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Bono Thinks Those Atrocious Spider-Man Reviews Were Spot-on

Lots of credit due right now to Bono: In his first big interview since canning Julie Taymor from Spider-Man: Turn Off the Dark, he gets endearingly honest about how bad he screwed up. Speaking with Nightline in this clip, Bono admits he and the Edge were way too inexperienced to try to put on a show like this: "We really should have known that this is an incredibly difficult thing that people on Broadway do every day. And we had a lot to learn. You know, it was a lot to learn. We were way out of our depths. And that's, I suppose, the hubris that we deserve. To think that we could do this ... We thought because it was Julie, and whatever, we could probably just learn at her side. But I think missing a creative strong producer early on, you can probably put everything down to that."

Then, in the clip here, Nightline anchor Cynthia McFadden reads off some painfully negative reviews, and Bono answers with, "That's the sort of stuff we were saying backstage ... we don't disagree with the New York Times." He doesn't completely throw Taymor under the bus, though, saying, "Julie would not accept this but she got very close to it, so close perhaps that she couldn't see it ... we could see very clearly what we thought were the problems. The last version of Turn Off the Dark had a lot of magic and mysterious stuff. It was beautiful, actually, in so many ways. It just didn't cohere. This time you have a really clear story line." By the way, they've spent another $5 million on the new version, bringing the budget up to $70 million. So: Even if it means retiring our Spider-manpocalypse tag, Vulture sincerely hopes this all works out.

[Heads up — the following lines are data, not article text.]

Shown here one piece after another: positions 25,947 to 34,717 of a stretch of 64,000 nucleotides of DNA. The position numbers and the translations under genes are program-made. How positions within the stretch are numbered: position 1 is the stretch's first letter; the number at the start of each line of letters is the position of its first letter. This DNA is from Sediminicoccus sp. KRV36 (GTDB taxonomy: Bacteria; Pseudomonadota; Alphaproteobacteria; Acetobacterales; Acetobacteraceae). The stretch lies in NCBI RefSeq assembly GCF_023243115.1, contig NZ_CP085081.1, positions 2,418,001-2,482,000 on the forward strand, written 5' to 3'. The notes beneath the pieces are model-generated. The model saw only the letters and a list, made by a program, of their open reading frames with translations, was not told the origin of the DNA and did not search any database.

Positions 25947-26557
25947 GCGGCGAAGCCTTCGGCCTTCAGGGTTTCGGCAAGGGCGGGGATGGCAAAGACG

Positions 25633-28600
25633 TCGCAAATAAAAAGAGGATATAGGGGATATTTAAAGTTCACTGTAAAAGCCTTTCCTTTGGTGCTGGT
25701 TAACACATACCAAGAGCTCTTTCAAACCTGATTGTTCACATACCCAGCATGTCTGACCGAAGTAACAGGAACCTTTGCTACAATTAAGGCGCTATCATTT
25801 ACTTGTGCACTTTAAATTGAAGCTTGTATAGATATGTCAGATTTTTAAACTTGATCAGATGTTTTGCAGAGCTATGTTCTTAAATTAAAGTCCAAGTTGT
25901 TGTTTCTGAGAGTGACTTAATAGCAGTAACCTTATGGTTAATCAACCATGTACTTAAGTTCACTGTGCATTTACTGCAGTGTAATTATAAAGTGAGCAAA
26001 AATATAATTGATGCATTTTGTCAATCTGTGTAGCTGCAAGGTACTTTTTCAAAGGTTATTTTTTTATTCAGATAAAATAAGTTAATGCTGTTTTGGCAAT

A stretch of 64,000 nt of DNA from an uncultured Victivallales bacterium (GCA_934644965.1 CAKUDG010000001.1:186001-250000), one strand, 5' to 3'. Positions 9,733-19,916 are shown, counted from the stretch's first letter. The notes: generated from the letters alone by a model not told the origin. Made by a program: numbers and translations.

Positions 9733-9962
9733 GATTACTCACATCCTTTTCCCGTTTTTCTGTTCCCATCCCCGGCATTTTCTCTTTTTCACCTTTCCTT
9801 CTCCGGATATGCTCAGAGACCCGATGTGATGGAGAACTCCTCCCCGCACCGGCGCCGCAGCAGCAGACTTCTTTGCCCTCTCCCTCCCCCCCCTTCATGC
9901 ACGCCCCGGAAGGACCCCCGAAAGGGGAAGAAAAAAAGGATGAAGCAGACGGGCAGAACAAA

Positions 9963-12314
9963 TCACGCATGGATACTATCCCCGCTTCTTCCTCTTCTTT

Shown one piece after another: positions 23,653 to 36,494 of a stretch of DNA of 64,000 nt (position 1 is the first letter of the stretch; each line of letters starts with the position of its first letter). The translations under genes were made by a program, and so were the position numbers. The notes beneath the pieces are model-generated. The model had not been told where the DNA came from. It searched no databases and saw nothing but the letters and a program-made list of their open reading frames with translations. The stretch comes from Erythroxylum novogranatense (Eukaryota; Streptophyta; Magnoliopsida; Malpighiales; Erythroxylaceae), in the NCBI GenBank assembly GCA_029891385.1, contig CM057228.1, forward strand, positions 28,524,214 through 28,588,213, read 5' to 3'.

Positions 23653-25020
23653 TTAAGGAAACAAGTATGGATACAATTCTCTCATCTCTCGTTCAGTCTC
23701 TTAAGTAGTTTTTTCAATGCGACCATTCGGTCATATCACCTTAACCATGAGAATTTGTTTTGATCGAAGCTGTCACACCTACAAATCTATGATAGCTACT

'Spider-Man: Turn Off the Dark': U2's Bono Says He Agreed With Bad Reviews, But the Troubled Musical Has Revived [ABCNews]

Photo: Alberto E. Rodriguez/Getty Images